28 February 2013

Gambia: The Two Faces of the St. Augustine's Riot Democratic Student Unionism Is Partly the Solution


Riots are spontaneous outburst of emotions. They are unpredictable. Each riot only needs a spark that serves as a pretext for it to spread like bush fire. The St. Augustine's riot is no exception. In the St Augustine's case, the spark was the holding of mock exams to the exclusion of some students who for one reason or another were prevented from sitting the exams by Father Manneh.

Every riot which breaks out has its own dynamics. In the case of St Augustine's Senior Secondary School the grievances against exclusion from the mock exams provoked long held grievances to surface thus leading to an outburst of emotions which resulted in the throwing of stones and the disruption of normal school life.

In yesterday's issue, Foroyaa reporters published the views of some angry students. They painted a grim picture of the stewardship of Father Manneh. However, when students on all sides of the academic spectrum were spoken to Foroyaa could get a balanced picture. It is abundantly clear to us that if no student was excluded from sitting to the mock exams there would be grievances against Father Manneh for being a disciplinarian but there would have been no riot. There is no doubt that students have a lot to explain to their parents if they go up to grade twelve and are excluded from sitting their exams because of administrative decision. One could understand the motivating factor for emotional outburst against Father Manneh's administrative decision which of course is designed to register high performance for the school as some students also claimed.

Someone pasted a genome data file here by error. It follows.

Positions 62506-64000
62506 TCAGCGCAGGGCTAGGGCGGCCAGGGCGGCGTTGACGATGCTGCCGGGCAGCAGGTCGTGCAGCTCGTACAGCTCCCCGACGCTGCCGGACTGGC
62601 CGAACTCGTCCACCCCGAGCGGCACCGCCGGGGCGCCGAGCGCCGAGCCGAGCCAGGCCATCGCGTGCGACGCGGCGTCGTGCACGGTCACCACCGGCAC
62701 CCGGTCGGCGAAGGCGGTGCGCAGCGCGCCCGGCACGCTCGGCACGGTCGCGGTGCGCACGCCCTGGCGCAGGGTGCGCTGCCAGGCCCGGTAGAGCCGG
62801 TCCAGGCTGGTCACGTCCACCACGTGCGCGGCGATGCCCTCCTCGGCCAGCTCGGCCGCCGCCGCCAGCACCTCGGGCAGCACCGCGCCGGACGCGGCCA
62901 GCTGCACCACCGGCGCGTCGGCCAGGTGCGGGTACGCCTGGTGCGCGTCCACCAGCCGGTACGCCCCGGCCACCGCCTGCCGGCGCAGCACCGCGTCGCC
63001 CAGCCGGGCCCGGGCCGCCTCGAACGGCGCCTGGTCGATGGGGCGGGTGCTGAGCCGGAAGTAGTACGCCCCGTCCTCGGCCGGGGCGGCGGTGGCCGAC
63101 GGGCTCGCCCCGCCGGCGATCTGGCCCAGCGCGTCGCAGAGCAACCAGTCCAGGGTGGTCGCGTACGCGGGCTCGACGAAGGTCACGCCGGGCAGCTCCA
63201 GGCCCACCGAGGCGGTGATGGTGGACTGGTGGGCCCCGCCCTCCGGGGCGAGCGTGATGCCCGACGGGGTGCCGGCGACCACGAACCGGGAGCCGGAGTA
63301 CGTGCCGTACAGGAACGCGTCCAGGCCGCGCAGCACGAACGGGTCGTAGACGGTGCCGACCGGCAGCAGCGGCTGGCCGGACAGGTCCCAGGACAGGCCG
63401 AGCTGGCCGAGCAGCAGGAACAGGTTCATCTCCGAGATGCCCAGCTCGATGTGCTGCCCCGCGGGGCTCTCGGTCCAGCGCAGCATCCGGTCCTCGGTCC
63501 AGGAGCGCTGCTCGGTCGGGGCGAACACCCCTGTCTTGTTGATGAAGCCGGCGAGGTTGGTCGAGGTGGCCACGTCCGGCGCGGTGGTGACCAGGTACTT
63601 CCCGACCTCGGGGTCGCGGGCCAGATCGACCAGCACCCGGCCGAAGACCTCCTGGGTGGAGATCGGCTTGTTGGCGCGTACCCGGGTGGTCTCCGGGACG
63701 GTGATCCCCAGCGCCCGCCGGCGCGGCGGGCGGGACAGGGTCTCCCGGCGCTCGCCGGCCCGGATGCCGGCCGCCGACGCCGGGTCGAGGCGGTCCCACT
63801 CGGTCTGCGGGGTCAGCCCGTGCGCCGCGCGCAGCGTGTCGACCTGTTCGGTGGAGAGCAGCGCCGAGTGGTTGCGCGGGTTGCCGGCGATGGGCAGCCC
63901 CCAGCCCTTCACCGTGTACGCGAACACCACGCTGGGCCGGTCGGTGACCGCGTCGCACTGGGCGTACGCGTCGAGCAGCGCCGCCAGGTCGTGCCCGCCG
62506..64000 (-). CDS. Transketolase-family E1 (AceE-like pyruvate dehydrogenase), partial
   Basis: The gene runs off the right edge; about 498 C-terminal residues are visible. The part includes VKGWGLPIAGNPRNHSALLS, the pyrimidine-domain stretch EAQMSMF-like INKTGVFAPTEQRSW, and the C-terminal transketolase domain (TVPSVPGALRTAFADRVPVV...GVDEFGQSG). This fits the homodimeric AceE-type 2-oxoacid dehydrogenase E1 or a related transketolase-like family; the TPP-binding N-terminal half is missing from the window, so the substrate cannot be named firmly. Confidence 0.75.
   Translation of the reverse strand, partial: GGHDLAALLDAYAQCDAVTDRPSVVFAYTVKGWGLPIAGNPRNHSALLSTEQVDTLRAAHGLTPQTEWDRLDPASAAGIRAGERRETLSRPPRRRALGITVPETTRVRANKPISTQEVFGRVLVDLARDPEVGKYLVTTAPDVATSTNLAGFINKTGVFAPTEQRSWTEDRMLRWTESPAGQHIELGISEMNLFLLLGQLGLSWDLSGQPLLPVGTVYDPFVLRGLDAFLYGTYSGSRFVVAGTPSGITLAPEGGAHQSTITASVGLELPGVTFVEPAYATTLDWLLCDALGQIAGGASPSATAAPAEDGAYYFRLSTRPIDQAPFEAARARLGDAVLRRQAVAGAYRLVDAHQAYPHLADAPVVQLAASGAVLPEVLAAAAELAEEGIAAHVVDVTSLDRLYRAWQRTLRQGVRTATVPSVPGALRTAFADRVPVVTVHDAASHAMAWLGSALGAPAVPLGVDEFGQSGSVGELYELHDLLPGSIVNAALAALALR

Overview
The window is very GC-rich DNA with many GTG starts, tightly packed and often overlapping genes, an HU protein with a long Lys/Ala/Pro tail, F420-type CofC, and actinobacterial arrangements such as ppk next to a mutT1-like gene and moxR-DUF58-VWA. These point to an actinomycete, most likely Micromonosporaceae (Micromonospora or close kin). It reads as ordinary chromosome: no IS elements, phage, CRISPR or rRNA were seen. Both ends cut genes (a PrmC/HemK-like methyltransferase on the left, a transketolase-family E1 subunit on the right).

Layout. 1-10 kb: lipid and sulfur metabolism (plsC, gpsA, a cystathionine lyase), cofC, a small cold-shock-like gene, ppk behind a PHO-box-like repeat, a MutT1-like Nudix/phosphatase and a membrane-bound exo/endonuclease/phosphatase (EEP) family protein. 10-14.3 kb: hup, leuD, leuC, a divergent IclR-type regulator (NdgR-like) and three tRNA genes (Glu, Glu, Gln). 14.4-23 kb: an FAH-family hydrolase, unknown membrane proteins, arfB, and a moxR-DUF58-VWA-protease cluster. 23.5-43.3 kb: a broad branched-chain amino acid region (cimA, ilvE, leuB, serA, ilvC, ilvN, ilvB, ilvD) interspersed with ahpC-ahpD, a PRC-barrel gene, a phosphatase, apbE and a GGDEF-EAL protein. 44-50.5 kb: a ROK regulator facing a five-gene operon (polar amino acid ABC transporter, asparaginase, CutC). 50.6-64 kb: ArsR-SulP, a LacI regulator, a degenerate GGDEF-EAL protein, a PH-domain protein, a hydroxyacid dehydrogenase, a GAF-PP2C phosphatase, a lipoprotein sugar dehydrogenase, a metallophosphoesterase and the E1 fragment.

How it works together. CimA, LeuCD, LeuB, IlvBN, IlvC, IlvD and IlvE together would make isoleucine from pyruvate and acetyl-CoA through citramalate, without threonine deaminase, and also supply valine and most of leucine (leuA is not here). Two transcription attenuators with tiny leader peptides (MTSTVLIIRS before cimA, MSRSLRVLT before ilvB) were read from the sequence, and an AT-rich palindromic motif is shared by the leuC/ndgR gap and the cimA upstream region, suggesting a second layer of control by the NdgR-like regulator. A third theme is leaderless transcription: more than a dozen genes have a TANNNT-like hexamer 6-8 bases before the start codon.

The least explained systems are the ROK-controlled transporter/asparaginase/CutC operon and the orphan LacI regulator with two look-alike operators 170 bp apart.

Some students on one side of the political spectrum did accuse Father Mnnneh of seizing shoes worn to school that are not full shoes and mobile phones and of preventing students from leaving class or being late for class because of prayers. Other students on the other side felt that if Father Manneh were to be more diplomatic in speech with the students and more accommodating the students against his administration would have realised what they have already realised that he wants the best for them. They support his zero tolerance for any tinkering with mobile phones while in school. They support his zero tolerance for lateness and absenteeism. They support the initiatives he takes to find sponsors for poor students. However, they maintain that he should not seize the shoes of poor students who cannot afford full shoes and should not be too harsh in speech and actions against the students. They also suggested that he should be more accommodating to students who wish to observe their prayers. Such students are convinced that once all Grade 12 students are allowed to take their mock exams and sit to the Grade 12 exams without exclusion the riot provoked by the circumstances would be history.

In the long run, the schools should encourage the students to have student governments in schools comprising elected representatives of students who listen to their grievances and convey them to the administration for redress. This is the way forward as an alternative dispute prevention mechanism.

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